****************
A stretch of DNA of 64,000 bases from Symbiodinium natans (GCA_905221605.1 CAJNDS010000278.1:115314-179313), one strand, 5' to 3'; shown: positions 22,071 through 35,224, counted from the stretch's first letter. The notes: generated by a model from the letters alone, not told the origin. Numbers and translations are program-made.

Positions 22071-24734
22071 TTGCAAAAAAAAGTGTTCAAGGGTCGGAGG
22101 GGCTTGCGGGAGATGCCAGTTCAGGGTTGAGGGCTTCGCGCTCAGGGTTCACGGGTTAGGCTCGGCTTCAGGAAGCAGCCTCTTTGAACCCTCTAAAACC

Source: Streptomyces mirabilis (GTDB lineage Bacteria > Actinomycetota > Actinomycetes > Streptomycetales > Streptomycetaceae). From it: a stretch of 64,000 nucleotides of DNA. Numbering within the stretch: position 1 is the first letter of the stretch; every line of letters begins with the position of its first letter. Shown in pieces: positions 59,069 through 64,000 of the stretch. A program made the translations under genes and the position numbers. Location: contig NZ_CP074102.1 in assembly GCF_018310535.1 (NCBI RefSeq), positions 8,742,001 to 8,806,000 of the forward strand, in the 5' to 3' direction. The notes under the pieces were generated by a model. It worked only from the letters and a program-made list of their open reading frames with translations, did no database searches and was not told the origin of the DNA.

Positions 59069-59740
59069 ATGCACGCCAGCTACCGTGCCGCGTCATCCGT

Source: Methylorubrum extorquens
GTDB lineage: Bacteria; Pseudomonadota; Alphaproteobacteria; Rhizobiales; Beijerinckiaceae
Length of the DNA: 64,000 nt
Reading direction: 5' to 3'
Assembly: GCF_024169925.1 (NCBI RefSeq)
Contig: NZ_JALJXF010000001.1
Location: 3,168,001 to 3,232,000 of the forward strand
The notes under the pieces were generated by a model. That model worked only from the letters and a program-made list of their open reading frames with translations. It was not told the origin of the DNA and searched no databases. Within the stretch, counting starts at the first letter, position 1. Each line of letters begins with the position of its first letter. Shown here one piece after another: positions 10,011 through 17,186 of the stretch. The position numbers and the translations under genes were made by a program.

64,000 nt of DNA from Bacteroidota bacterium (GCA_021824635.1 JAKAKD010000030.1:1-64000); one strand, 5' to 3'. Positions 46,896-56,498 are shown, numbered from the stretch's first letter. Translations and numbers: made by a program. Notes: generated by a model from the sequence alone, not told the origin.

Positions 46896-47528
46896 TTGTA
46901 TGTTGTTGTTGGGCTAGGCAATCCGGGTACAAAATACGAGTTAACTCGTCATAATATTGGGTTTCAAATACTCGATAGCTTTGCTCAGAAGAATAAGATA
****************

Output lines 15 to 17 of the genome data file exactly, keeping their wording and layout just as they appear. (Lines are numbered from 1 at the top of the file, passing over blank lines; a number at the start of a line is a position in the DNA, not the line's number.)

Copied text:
The notes under the pieces were generated by a model. That model worked only from the letters and a program-made list of their open reading frames with translations. It was not told the origin of the DNA and searched no databases. Within the stretch, counting starts at the first letter, position 1. Each line of letters begins with the position of its first letter. Shown here one piece after another: positions 10,011 through 17,186 of the stretch. The position numbers and the translations under genes were made by a program.

64,000 nt of DNA from Bacteroidota bacterium (GCA_021824635.1 JAKAKD010000030.1:1-64000); one strand, 5' to 3'. Positions 46,896-56,498 are shown, numbered from the stretch's first letter. Translations and numbers: made by a program. Notes: generated by a model from the sequence alone, not told the origin.

Positions 46896-47528